The TMD with olive oil and with nuts both increased cholesterol efflux capacity relative to baseline (P=0.018 and P=0.013, respectively), but the low-fat diet did not yield significant results.
Additionally, the content of triglycerides in HDL core decreased significantly after both the TMD olive oil and TMD nuts interventions compared with the low-fat diet (P=0.027 and P=0.035, respectively).
All three diets increased the percentage of large HDL particles (relative to baseline, P<0 .001="" p=""> Fitó and colleagues wrote they were surprised that the low-fat diet, which was rich in fruits and vegetables just like the Mediterranean diets, had a negative impact on HDL's anti-inflammatory properties.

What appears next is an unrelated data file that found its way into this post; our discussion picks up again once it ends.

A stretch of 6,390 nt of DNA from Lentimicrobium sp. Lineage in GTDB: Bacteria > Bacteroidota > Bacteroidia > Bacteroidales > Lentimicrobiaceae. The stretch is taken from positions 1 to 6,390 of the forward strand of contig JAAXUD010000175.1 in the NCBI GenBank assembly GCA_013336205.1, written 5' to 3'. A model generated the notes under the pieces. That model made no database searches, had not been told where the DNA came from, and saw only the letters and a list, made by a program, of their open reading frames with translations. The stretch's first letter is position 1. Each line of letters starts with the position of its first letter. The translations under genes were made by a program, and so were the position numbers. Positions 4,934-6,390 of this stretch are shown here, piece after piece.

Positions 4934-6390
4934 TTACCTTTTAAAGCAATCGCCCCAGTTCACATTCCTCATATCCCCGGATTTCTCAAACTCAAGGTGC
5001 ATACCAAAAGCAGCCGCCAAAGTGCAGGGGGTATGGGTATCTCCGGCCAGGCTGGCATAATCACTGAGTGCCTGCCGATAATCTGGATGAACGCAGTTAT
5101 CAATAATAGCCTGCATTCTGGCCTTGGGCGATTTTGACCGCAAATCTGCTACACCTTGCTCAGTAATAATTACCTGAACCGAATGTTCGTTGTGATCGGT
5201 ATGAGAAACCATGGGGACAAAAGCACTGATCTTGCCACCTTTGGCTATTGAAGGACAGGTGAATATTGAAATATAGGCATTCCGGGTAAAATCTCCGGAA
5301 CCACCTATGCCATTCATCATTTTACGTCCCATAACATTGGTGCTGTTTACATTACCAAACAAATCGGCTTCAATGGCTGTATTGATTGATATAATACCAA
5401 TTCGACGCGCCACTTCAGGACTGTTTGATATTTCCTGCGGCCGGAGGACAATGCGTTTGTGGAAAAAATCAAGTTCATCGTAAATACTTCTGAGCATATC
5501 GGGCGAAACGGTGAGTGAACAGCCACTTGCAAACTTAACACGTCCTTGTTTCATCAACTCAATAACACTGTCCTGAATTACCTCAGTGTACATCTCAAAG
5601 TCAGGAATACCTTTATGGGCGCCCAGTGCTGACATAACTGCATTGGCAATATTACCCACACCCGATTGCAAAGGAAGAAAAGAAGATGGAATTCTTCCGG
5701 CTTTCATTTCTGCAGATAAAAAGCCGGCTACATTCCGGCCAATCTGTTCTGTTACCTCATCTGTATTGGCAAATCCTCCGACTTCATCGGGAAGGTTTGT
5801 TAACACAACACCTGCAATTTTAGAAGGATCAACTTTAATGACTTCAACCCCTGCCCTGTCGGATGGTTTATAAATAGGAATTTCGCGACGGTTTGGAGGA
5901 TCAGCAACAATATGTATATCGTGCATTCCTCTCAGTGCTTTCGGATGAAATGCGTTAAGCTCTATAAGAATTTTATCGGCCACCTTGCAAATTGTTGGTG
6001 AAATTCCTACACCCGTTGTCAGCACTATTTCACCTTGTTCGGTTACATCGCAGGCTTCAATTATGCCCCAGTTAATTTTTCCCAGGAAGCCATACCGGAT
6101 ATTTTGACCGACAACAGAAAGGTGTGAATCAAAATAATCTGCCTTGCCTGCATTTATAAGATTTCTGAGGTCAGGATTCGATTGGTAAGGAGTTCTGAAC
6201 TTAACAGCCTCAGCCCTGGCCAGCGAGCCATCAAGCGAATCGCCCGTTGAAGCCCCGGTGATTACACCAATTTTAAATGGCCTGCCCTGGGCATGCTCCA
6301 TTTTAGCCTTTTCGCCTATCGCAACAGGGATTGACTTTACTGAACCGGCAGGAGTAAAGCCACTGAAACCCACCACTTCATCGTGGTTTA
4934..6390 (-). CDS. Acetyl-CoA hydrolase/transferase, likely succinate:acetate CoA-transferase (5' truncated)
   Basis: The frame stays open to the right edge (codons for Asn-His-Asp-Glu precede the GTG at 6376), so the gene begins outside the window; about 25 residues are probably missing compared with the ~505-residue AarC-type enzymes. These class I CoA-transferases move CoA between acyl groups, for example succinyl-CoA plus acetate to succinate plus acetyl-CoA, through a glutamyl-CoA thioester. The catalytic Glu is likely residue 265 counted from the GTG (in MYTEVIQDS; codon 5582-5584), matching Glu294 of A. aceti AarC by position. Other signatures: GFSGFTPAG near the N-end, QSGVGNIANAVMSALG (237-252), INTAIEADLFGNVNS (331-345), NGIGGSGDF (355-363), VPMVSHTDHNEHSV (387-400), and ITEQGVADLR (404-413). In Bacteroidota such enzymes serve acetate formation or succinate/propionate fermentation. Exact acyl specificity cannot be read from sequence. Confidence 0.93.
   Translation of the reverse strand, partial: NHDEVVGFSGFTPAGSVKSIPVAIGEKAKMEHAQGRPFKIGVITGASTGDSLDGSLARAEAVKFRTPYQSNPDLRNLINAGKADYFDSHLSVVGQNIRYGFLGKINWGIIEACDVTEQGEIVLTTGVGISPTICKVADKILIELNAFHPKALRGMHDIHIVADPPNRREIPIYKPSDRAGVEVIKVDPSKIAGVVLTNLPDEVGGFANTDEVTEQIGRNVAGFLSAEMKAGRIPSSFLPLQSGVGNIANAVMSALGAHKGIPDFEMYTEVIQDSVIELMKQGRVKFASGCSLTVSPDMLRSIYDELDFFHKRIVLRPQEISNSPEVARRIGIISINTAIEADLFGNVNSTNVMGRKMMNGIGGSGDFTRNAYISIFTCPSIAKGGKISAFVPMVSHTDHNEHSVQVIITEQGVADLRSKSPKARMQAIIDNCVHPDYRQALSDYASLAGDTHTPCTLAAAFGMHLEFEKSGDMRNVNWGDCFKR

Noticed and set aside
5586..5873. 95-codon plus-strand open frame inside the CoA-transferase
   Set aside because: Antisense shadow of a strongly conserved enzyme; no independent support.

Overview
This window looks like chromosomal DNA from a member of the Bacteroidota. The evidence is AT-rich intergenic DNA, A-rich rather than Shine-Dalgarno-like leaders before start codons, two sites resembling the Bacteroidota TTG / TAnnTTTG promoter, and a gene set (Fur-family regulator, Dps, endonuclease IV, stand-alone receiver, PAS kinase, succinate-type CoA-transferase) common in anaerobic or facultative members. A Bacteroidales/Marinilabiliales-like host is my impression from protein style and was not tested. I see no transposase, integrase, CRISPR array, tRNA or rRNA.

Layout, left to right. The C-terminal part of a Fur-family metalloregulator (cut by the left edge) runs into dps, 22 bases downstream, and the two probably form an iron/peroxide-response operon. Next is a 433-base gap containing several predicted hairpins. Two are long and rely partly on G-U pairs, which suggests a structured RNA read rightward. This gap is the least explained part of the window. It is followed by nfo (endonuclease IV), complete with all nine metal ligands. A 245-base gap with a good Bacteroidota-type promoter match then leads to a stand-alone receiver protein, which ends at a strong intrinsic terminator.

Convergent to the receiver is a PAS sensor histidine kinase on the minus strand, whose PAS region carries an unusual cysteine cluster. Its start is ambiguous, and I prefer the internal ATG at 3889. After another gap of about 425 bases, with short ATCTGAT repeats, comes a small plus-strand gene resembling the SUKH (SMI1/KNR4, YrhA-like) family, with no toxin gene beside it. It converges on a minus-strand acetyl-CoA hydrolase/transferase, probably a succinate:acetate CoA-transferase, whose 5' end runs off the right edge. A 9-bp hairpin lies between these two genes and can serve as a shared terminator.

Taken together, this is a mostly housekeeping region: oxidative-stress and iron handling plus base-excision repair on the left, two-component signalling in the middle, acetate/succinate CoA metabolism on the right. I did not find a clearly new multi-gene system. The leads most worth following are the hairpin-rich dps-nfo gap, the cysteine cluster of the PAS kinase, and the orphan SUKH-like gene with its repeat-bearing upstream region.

They also discussed several possible explanations for the TMD-mediated increase in HDL functionality, including an improvement in the oxidative status of the lipoprotein and a better HDL composition profile.
Radar, too, had several theories for the differences observed between the TMD and the low-fat diet: "One possible difference is alcohol intake. The TMD participants were instructed that 'when the volunteer consumed alcohol, to moderately drink red wine (1 small glass/meal),' whereas the low-fat diet participants were given no similar instructions. Alcohol consumption is known to influence HDL-C levels and has been shown in a small experimental study to promote CEC."
The researchers concluded that "further studies are warranted to investigate the mechanism by which the TMD improves HDL function and whether these properties convey cardioprotective effects."